The second layer covers the cracks of the first layer and should sit 1/ 2” below the first later. Snap a string line 5” to 8” up the face for the bottom of the next row, and continue each until done.
To side the 304sq.ft. of my 8’x10’ shed using 5”x16” square cut cedar shingles will be more expensive than other options. A box of shingles at my lumber store covers 25sq.ft. and costs $95.99. So…304sq.ft. ÷ 25sq.ft. = 12 boxes x $95.99 = $1151.88, plus sheathing, wrap, and trim for the openings and corners.
- Possible for a DIYer
- Natural, durable and resists rot and insects
- Aesthetically pleasing
- Can last for 75 or more years if maintained
- R-value of 0.9
- Ongoing maintenance to protect against moisture and rot
- Iron in steel damages cedar
- Shakes can split or crack when being installed
- Not environmentally sustainable
- Expensive and time consuming to install
#9 Metal Shed Siding
Aluminum and steel siding is available in most profiles vinyl siding comes in, but is more expensive and has fewer color choices. Corrugated or interlocking steel panels can also be used for shed siding. In coastal areas, aluminum protects against the salt air that can corrode steel or rot wood.
Metal siding can have a different, almost industrial, look compared to vinyl or wood. It is usually attached in vertical panels but is also available in interlocking planks that can be attached horizontally, vertically, or diagonally.
The shed walls should be strapped or sheathed and felt, or moisture barrier stapled on before attaching the steel or aluminum siding. Install the corner posts and top and bottom J-channels on the walls and all openings, ensuring they’re level. Follow the manufacturer’s instructions for horizontal or vertical installation. Make sure the panels or planks lock or overlap correctly.
The cost to side the 304sq.ft. surface of the 8’x10’ example depends on aluminum or steel, the profile and style, and color selected.
- If finished in aluminum siding: The low end is about $3.00 per square foot up to $6.00 per square foot for the thicker top of the line siding. It’s a shed, so $3.00 x 304sq.ft. = $912.00.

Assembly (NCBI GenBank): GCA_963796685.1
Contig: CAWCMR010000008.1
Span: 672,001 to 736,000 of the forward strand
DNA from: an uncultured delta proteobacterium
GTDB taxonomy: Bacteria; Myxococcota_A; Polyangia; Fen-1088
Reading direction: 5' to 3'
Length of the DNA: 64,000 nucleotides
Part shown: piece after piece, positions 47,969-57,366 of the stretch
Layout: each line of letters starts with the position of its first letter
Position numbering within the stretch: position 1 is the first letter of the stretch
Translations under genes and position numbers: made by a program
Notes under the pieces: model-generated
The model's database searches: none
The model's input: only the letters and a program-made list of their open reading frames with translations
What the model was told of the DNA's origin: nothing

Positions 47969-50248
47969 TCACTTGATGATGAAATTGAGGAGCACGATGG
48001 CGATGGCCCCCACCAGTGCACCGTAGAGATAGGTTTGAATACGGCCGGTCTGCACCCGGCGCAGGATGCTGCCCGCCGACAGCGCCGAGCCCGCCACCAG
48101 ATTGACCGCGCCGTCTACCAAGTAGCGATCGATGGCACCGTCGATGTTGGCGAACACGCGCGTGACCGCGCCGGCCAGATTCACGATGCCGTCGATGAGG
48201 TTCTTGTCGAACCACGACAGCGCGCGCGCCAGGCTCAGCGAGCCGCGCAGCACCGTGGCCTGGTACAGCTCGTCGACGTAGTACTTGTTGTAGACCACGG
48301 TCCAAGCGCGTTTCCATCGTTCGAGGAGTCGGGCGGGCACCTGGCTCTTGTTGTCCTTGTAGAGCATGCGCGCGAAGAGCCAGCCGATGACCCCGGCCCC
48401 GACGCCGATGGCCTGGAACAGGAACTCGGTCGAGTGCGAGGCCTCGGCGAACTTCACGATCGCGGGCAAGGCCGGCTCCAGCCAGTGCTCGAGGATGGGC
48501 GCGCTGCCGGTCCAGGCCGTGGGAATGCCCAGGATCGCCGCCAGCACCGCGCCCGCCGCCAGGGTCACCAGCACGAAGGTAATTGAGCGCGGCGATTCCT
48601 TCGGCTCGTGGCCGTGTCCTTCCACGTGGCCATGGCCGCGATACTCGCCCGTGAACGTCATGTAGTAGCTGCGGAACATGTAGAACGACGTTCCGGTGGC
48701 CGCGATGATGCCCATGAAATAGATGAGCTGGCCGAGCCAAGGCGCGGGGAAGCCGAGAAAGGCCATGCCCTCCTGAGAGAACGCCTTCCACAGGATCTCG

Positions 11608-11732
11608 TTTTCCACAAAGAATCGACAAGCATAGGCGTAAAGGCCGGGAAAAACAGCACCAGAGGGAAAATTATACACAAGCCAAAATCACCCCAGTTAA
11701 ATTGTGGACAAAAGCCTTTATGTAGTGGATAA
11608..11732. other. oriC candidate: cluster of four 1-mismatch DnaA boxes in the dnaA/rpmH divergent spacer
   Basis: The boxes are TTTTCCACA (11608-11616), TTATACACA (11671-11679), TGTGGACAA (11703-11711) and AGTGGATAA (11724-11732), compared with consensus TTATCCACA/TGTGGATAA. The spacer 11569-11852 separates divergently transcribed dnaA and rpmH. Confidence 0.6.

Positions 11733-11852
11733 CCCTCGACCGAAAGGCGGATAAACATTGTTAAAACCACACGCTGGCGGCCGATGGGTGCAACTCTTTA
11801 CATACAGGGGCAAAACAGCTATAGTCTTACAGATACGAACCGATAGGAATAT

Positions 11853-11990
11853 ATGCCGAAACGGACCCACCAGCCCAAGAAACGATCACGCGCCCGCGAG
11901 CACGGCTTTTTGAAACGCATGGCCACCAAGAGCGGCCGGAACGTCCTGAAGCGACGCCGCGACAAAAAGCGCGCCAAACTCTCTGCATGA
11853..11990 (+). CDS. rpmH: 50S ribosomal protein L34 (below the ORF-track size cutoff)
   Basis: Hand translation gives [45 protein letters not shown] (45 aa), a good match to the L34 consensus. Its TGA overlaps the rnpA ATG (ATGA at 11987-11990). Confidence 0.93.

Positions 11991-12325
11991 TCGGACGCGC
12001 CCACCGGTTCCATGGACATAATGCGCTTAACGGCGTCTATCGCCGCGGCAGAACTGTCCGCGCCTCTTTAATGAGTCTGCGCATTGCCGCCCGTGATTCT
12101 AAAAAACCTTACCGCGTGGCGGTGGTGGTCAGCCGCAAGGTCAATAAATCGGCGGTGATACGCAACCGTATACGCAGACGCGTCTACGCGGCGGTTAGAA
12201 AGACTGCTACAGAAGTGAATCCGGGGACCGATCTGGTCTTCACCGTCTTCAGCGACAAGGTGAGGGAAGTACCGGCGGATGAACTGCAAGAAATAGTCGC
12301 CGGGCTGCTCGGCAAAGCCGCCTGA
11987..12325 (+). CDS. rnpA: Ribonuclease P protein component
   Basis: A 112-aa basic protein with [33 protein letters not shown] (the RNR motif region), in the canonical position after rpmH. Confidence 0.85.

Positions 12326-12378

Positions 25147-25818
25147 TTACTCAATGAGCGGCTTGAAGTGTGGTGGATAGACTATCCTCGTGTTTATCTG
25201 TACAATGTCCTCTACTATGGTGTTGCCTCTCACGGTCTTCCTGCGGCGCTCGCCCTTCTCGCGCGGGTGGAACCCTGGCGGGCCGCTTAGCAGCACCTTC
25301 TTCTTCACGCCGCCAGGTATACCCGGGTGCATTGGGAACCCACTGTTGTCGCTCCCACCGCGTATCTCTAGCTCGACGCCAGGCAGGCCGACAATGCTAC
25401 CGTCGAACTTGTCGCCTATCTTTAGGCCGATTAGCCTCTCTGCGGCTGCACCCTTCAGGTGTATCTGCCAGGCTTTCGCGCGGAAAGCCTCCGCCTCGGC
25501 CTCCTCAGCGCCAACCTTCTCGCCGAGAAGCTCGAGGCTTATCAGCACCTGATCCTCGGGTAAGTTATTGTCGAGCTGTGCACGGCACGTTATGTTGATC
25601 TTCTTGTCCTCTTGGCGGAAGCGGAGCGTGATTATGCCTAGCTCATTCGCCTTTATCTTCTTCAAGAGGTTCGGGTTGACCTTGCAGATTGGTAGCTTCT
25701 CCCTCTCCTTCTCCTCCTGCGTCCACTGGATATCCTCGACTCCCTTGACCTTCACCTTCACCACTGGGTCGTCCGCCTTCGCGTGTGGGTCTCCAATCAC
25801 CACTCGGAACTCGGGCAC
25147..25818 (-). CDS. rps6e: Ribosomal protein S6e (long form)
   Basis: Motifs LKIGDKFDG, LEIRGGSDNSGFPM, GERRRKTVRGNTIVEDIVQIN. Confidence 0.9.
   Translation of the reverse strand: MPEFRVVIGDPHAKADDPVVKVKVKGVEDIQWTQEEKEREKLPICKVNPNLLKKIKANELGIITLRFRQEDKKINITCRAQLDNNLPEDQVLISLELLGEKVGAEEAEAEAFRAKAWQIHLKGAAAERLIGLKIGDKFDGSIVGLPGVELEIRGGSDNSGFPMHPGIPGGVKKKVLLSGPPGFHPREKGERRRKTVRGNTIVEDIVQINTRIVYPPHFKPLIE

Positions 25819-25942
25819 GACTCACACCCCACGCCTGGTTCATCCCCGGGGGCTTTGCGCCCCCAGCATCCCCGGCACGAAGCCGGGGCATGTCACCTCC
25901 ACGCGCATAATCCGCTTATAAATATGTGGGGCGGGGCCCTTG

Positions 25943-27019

- Using the same process for steel siding: cost ranges between $4.00 and $8.00. So $4.00 x 304sq.ft. = $1216.00.
- Using 31 gauge corrugated 25-3/4” X 8” steel panels: each panel covers 14.3sq.ft and costs $14.33. => 304sq.ft. ÷ 14.3sq.ft. = 21 sheets x $14.33 = $300.93,
In addition to the steel, aluminum, or corrugated steel, remember to add the J-channels, sheathing or strapping, and moisture barrier…plus Band-Aids.
- DIY or pro install
- Durable and resists insects, rot and mold
- Can last for 100+ years
- Fire resistant
- Easy to clean and low maintenance
- Can rust if scratched and color fades
- Different color lots don’t match
- Not environmentally sustainable
- Cut edges sharp
Other Shed Siding Ideas
Here are two other siding options that are inexpensive options.
Construction Grade Plywood with Nailed 1″x2″ Pine Strapping
For a board and batten look, sheath your shed with exterior grade 5/8” construction grade plywood. Stain or paint it the color of choice. Use 1”x2” for battens, or rip your own from pressure treated planks.
Paint or stain to match, then attach at 8-inch intervals to hide seams and screw heads. Use an adhesive or caulking for added adhesion and protection.
Recycled Treated Wood Fence
Recycled cedar or pressure treated fence boards can be used to side your shed too. They can easily be attached vertically as board and batten siding.
Alternatively, with a bit of work rabbeting a channel, they can be installed horizontally as clapboard. Either way, it’s an inexpensive and environmentally friendly way to side a shed.
Hopefully, I’ve given you some ideas for siding your shed or helped you make a more informed choice. If you liked the article or have a comment, please let me know. If you know someone who might appreciate the article, pass it on!